Location

London

Event Website

http://www.csce2016.ca/

Description

The current study builds on a previous study conducted by the authors that investigated the seismic provisions of the National Building Code of Canada (NBCC) 2005 and 2010, pertaining to the loading and analysis of irregular L-shaped buildings. The study uses low-rise and high-rise L-shaped buildings as case studies. Three-dimensional finite element models of the two irregular L-shaped buildings were developed and discussed in the previous study. The lateral resisting system of the low-rise buildings consists of concrete shear walls, while the high-rise building consists of a combination of concrete shear walls and concrete rigid frames. Low and high-rise concrete buildings are modelled with the assumption of fully rigid floor diaphragms for computational efficiency. In the current the study, the effect of using rigid and semi-rigid diaphragms to simulate structural floors on the structure response to lateral loads is investigated. Significant change in the dynamic response and lateral force distribution along both buildings’ height due to the use of semi-rigid diaphragms is noticed. In addition, a negligible contribution due to the effective inertia, due to cracking of concrete shear walls on the overall dynamic response of both buildings is observed. The study shows that the variation of post-cracking stiffness for concrete slabs significantly affect the stiffness and the natural frequency of the buildings.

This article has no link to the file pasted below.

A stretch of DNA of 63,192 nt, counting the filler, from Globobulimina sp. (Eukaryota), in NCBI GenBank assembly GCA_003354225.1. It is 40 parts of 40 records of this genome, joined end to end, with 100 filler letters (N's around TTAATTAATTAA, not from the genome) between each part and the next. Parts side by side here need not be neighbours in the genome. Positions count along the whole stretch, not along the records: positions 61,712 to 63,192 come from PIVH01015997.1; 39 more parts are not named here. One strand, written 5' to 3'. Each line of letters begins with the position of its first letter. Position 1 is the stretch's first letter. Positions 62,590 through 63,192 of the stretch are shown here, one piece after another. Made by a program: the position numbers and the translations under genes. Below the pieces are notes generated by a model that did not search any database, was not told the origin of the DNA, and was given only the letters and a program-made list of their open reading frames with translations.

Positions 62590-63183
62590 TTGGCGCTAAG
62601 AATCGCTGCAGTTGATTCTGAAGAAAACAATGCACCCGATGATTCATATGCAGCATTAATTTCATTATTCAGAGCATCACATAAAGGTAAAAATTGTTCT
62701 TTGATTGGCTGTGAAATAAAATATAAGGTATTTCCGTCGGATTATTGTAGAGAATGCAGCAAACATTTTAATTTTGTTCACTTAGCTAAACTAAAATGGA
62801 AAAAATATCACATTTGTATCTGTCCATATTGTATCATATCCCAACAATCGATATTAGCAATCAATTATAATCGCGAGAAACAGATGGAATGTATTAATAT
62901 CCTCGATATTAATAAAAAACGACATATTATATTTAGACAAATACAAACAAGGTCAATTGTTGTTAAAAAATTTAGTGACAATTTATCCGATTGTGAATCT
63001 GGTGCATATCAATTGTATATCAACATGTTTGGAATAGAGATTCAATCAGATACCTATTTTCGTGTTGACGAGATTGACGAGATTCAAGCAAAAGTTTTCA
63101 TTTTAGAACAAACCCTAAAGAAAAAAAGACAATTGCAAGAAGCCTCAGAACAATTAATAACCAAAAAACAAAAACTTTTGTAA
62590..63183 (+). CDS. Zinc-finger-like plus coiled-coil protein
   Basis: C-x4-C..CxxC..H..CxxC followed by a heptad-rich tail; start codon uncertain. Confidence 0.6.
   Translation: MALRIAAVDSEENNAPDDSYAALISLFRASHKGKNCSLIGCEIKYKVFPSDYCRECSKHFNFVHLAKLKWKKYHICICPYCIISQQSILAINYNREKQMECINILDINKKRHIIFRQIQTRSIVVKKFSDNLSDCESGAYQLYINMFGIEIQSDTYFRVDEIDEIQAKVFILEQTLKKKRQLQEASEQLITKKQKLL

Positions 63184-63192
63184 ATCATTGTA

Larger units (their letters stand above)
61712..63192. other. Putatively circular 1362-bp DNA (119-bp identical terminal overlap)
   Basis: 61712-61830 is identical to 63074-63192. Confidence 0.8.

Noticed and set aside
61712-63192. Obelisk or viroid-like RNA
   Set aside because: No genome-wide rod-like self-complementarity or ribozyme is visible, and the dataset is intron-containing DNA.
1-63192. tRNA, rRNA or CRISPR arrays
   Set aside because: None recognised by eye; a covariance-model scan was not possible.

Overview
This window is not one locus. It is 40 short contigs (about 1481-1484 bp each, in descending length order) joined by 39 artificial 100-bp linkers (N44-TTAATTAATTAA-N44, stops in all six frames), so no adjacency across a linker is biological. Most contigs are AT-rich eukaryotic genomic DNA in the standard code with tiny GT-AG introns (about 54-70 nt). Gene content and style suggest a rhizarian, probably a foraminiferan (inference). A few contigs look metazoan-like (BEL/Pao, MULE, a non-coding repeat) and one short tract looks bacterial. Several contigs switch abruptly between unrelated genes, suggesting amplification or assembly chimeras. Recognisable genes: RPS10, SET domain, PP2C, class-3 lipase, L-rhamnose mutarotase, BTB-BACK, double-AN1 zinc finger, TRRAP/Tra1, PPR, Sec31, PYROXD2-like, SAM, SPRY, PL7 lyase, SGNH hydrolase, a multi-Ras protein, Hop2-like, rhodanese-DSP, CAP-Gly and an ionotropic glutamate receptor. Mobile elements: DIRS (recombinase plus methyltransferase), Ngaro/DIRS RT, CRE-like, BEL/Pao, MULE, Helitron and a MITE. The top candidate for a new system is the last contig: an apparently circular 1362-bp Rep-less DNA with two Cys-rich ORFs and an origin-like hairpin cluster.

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Jun 1st, 12:00 AM Jun 4th, 12:00 AM

STR-994: INVESTIGATION OF L-SHAPED LOW-RISE AND HIGH-RISE BUILDINGS RESPONSE TO NBCC 2005 AND 2010 SEISMIC LOADS

London

The current study builds on a previous study conducted by the authors that investigated the seismic provisions of the National Building Code of Canada (NBCC) 2005 and 2010, pertaining to the loading and analysis of irregular L-shaped buildings. The study uses low-rise and high-rise L-shaped buildings as case studies. Three-dimensional finite element models of the two irregular L-shaped buildings were developed and discussed in the previous study. The lateral resisting system of the low-rise buildings consists of concrete shear walls, while the high-rise building consists of a combination of concrete shear walls and concrete rigid frames. Low and high-rise concrete buildings are modelled with the assumption of fully rigid floor diaphragms for computational efficiency. In the current the study, the effect of using rigid and semi-rigid diaphragms to simulate structural floors on the structure response to lateral loads is investigated. Significant change in the dynamic response and lateral force distribution along both buildings’ height due to the use of semi-rigid diaphragms is noticed. In addition, a negligible contribution due to the effective inertia, due to cracking of concrete shear walls on the overall dynamic response of both buildings is observed. The study shows that the variation of post-cracking stiffness for concrete slabs significantly affect the stiffness and the natural frequency of the buildings.

http://ir.lib.uwo.ca/csce2016/London/Structural/115